Over the past week, there was doubt as to whether New England Patriots quarterback Tom Brady would even play yesterday (Jan. 21) as he suffered a hand injury that listed him as questionable on the team’s injury report. There were some who were surprised by Brady’s performance, but as a Giants fan, I was not surprised at all. Reports by ESPN and the Boston Globe were used as sources for this article.

What happened to TB12?

Brady injured himself in practice, which some say is due to a botched handoff to Rex Burkhead. He cut his hand and required stitches to close the cut.

Brady, despite being limited in practice and listed as questionable, kept it cool, answering “we’ll see” when asked if he would play. Brady ended up playing against the Jacksonville Jaguars, who had one of the top NFL defenses this season, in the AFC Championship Game. He went out and did what he does best: get the job done. He completed almost 70 percent of his passes for 290 yards and two touchdowns, to lift the Pats over the Jaguars, 24-20. In another display of his clutch ability, he threw for over 100 yards and two touchdowns, including the game-winner, in the fourth quarter.

Don’t underestimate Brady

Since the minute he was eligible for the 1999 NFL draft, Tom Brady was underestimated. You know how the story goes: The kid from Michigan get drafted in the 6th round as the 199th overall pick of the draft and becomes the “diamond in the rough” that no one saw coming.

Despite being, arguably, the greatest of all time, Brady has had to prove himself early and often in his NFL career. He had to prove he was better than Drew Bledsoe and unseat him from the starting role. He had to show that his sophomore season was not a fluke, even if he won a Super Bowl in the 2000 NFL season over the St.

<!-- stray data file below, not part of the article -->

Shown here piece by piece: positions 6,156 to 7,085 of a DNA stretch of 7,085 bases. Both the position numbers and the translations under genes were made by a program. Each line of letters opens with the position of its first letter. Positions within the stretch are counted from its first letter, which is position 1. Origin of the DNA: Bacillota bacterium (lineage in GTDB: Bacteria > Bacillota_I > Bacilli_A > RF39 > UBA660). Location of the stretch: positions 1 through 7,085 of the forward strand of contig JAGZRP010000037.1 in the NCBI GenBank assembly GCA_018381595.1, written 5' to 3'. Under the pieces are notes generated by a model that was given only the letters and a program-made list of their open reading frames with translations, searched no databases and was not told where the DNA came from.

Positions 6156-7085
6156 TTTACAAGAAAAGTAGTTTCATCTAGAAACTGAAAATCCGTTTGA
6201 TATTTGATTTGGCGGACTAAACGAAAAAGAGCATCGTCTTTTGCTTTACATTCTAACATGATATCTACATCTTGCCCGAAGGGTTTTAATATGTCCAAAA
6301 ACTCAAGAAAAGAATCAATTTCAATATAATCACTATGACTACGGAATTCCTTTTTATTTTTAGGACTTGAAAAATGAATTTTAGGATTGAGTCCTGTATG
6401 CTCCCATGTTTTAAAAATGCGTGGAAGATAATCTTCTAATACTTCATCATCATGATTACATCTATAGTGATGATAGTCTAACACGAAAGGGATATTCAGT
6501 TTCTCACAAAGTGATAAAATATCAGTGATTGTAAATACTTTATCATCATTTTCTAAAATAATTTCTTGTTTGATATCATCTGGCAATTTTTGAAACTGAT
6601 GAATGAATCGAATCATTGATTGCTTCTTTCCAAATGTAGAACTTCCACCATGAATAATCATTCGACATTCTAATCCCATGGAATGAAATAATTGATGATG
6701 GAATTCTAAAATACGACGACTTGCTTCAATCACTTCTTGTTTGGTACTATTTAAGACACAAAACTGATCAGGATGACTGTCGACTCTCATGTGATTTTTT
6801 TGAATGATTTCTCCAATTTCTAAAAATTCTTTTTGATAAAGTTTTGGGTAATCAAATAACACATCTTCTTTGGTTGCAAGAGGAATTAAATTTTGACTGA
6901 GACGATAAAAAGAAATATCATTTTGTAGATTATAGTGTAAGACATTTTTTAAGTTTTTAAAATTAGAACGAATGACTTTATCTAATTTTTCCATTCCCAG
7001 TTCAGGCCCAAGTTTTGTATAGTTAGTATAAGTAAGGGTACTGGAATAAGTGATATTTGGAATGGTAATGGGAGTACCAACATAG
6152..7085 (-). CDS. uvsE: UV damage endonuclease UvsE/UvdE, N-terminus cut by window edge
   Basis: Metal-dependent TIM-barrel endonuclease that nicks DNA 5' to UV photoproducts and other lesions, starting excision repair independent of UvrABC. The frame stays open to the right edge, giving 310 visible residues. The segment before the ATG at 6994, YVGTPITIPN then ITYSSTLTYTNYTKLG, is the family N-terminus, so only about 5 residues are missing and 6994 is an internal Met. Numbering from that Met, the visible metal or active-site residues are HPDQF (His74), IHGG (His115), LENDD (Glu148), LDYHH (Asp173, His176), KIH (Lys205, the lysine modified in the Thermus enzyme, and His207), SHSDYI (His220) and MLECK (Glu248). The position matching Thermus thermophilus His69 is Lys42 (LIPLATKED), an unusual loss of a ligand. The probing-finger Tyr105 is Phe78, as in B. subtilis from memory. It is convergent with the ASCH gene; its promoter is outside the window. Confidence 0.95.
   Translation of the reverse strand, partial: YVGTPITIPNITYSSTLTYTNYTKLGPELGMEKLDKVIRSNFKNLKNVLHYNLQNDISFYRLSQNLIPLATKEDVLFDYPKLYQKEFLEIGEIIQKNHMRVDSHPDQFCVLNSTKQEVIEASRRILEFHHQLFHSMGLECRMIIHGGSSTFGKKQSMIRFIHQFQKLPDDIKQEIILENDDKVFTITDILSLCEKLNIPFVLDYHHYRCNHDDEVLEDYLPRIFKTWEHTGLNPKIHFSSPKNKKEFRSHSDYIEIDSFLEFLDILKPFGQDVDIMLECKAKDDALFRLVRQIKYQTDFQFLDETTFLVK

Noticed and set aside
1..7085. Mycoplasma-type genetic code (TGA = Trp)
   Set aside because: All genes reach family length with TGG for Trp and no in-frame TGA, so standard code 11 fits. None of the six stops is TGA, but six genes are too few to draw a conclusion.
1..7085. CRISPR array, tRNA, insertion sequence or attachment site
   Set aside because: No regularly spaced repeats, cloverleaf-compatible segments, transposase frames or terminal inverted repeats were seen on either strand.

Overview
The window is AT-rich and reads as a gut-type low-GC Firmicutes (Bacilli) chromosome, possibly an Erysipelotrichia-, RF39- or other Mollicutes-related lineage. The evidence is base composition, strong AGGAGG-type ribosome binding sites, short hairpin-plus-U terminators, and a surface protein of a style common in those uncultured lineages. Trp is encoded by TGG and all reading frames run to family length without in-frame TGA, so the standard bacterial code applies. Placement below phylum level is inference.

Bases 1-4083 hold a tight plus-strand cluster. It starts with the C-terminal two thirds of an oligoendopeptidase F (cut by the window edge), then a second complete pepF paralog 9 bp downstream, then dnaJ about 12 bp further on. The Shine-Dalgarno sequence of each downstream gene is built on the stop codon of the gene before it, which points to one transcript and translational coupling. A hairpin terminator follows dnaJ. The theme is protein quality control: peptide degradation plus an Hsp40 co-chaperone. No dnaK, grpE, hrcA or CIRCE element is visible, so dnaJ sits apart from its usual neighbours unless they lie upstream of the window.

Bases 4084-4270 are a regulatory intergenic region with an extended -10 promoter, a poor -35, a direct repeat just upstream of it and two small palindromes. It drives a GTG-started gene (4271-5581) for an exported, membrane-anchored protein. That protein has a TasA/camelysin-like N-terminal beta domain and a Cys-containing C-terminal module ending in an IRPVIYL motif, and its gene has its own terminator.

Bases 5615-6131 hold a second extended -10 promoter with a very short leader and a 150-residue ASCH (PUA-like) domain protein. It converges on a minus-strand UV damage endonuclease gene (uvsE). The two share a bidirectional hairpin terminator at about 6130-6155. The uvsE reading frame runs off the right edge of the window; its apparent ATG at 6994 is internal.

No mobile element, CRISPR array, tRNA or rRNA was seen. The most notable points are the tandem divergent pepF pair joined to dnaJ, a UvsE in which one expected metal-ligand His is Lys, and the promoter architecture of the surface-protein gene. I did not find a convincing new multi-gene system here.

Louis Rams (then known as the Greatest Show on Turf), and did so quickly, winning two more Super Bowls in the 2003 and 2004 NFL seasons. He had to prove he could be the same, great quarterback after tearing his ACL and being replaced by Matt Cassel in the 2008 season. Currently, he is proving that he can defy the age curve, unlike other quarterbacks who rapidly declined after turning 40.

It seems that the trade that sent Jimmy Garoppolo to San Francisco 49ers did make sense, that Brady could still play at an elite level for at least the rest of the year.

Brady’s Comeback History

Tom Brady has a history of making comebacks in huge games. Last year, not only did he make history by playing in the first Super Bowl that went into overtime, but he did so by overcoming a 25-point deficit against the Atlanta Falcons and scoring 31 straight points to win the first Super Bowl that ever went into overtime. In 2014, Brady led the Patriots to a Super Bowl win over the Seattle Seahawks’ Legion of Boom defense, which humiliated the Denver Broncos 43-8 the previous year. While it can be chalked up to questionable play calling by the Seahawks (Marshawn Lynch should have run the ball), Brady still had to rally his offense and did so by throwing his fourth touchdown of the game to Julian Edelman, leaving the Seahawks to run their two-minute drill.

While I am a Patriot hater like a lot of you and love the fact that the Giants were the only team to deny Brady (twice!) a Super Bowl victory, I respect what Brady has done in his career. Last night, he showed why he has overcome the seemingly impossible time and time again.